Saturday, October 17, 2009
The Path to Publishing Success
By Ava Pennington
I dreamed of writing for years, but never considered publication a realistic goal. Writing took a back seat while I worked in New York City. When a co-worker published her first novel, it validated her effort to follow her dream, and it gave me hope for my dream, too.
When we moved to Florida, I put pen to paper and fingers to keyboard. My passion is teaching, so I first completed an inspirational non-fiction book. Rejections from several publishers were tempered with comments that although I had a fresh writing style, the content had already been addressed by more well-known names. I was crushed that my first manuscript did not enjoy the same overnight acceptance my friend’s did.
Then I submitted a story to Chicken Soup for the Soul, and eagerly waited. A year later I learned they received over 5,000 submissions. I’m happy to say my story was selected.
This writing business seemed easier than I first thought. My friend was published on her first try. My first anthology submission was published. Surely an agent or editor would soon recognize the quality of my writing and offer me a book contract.
After I finished patting myself on the back, I continued to submit my book to agents and publishers. No takers. I also continued to submit short stories to anthologies. Still no takers.
I finished my second book, a novel, but no one was interested in that one, either. In fact, no one was interested in my work for the next three years. I kept plugging away. I joined a writers’ critique group. I had much to learn about writing and publishing!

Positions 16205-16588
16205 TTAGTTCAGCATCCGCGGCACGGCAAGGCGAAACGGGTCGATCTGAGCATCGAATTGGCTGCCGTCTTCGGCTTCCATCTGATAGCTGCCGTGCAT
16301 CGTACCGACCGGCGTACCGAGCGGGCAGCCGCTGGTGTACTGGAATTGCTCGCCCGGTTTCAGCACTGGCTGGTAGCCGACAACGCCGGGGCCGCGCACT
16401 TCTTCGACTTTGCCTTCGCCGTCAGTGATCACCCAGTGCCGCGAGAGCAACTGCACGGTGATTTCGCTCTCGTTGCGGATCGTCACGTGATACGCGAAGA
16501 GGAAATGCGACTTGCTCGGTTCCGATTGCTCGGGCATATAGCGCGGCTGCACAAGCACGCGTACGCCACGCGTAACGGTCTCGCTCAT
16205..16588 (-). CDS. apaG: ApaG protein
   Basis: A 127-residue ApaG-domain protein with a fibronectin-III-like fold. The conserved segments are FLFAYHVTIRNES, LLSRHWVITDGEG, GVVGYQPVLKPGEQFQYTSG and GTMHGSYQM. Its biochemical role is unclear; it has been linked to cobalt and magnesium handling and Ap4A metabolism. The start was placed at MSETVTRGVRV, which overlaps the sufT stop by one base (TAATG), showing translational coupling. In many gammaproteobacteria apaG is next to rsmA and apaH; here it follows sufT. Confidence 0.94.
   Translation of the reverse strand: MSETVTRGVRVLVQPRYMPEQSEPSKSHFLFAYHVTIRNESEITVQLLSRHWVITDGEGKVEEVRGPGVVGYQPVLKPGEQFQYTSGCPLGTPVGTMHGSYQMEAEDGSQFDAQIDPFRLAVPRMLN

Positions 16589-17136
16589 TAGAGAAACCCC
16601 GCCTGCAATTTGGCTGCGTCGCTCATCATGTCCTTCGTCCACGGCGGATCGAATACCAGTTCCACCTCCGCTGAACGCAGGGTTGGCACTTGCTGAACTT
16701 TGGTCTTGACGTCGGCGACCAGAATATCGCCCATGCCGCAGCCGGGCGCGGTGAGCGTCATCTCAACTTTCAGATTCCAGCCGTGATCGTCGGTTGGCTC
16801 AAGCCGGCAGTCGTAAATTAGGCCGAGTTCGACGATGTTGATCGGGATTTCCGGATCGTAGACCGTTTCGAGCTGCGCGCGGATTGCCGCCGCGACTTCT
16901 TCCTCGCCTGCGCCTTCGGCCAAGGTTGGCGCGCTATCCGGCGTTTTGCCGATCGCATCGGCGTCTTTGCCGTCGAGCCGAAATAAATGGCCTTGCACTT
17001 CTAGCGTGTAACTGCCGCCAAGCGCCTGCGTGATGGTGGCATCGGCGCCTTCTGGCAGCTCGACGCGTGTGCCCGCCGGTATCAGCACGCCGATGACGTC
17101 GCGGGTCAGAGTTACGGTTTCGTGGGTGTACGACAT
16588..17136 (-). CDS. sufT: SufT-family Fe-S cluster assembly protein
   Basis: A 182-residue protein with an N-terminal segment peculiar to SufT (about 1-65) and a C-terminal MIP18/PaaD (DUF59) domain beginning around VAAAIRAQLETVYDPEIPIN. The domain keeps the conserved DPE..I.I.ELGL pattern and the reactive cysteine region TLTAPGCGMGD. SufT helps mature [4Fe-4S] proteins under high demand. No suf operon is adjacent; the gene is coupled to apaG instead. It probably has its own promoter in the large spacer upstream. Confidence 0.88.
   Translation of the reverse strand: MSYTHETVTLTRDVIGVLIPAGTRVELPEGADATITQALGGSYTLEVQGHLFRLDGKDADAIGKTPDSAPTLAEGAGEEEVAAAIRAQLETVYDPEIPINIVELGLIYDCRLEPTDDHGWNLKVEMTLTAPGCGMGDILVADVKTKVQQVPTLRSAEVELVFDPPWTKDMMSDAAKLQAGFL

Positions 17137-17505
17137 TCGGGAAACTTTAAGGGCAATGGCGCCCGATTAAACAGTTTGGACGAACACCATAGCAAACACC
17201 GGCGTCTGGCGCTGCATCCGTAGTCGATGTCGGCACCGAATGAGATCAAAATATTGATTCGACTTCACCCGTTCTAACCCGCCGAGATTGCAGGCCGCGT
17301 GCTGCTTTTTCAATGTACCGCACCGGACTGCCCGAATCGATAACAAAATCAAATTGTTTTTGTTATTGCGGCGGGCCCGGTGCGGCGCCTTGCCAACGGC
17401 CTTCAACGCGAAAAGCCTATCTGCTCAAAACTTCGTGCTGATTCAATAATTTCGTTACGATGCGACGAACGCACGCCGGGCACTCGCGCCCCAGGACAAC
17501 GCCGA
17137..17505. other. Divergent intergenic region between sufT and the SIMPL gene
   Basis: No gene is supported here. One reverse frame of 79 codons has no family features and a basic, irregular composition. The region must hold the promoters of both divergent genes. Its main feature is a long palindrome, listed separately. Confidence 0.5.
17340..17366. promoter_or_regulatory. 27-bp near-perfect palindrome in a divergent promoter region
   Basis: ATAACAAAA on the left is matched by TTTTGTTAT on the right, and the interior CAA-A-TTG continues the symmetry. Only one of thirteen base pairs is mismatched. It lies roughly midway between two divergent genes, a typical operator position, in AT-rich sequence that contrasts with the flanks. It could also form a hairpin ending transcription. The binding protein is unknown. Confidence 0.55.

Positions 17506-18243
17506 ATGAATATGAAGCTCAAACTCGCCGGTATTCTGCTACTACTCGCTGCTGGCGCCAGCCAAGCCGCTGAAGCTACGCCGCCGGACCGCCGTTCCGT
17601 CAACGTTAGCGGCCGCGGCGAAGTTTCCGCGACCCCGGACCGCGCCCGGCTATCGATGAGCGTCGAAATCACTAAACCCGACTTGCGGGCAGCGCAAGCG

Then I attended my first writers’ conference, The Florida Christian Writers Conference, in 2006.
Several speakers suggested the participants think “outside the box.” They encouraged us to develop our skills and our platform by writing articles for periodicals. I showed a chapter of my non-fiction manuscript to one editor of a monthly magazine. Based on that sample, he gave me a freelance assignment for one article.
That article led to several more, and in the past three years they published five articles. A meeting with another editor at the conference also resulted in an article published by his magazine.
I attended the FCWC again in 2007. There I met with additional magazine editors, and subsequently published more articles. In 2008, I met the editor of a monthly devotional, and have now published a month of devotionals through her organization.
Since 2006, I have been published in sixteen anthologies, including twelve different Chicken Soup for the Soul books and three Cup of Comfort books. Additionally, I have published (or am contracted to publish) more than thirty magazine articles with more submissions in the pipeline.
But here’s the best news of all:
In 2009, I attended FCWC and pitched a one-year devotional guide which will be published by Baker-Revell, to be released in 2010!
Another writer and I also pitched a children’s book series at the same conference. The proposal has since passed Committee with another publisher and we are awaiting word on a contract.
I’ve learned that overnight successes in publishing are rare. For me, the path to success consists of a series of small steps: membership in writers’ groups, attendance at writers’ conferences, writing magazine articles and short stories, co-authoring a children’s book, and finally, authoring my own book. In the process, I’m becoming a better writer.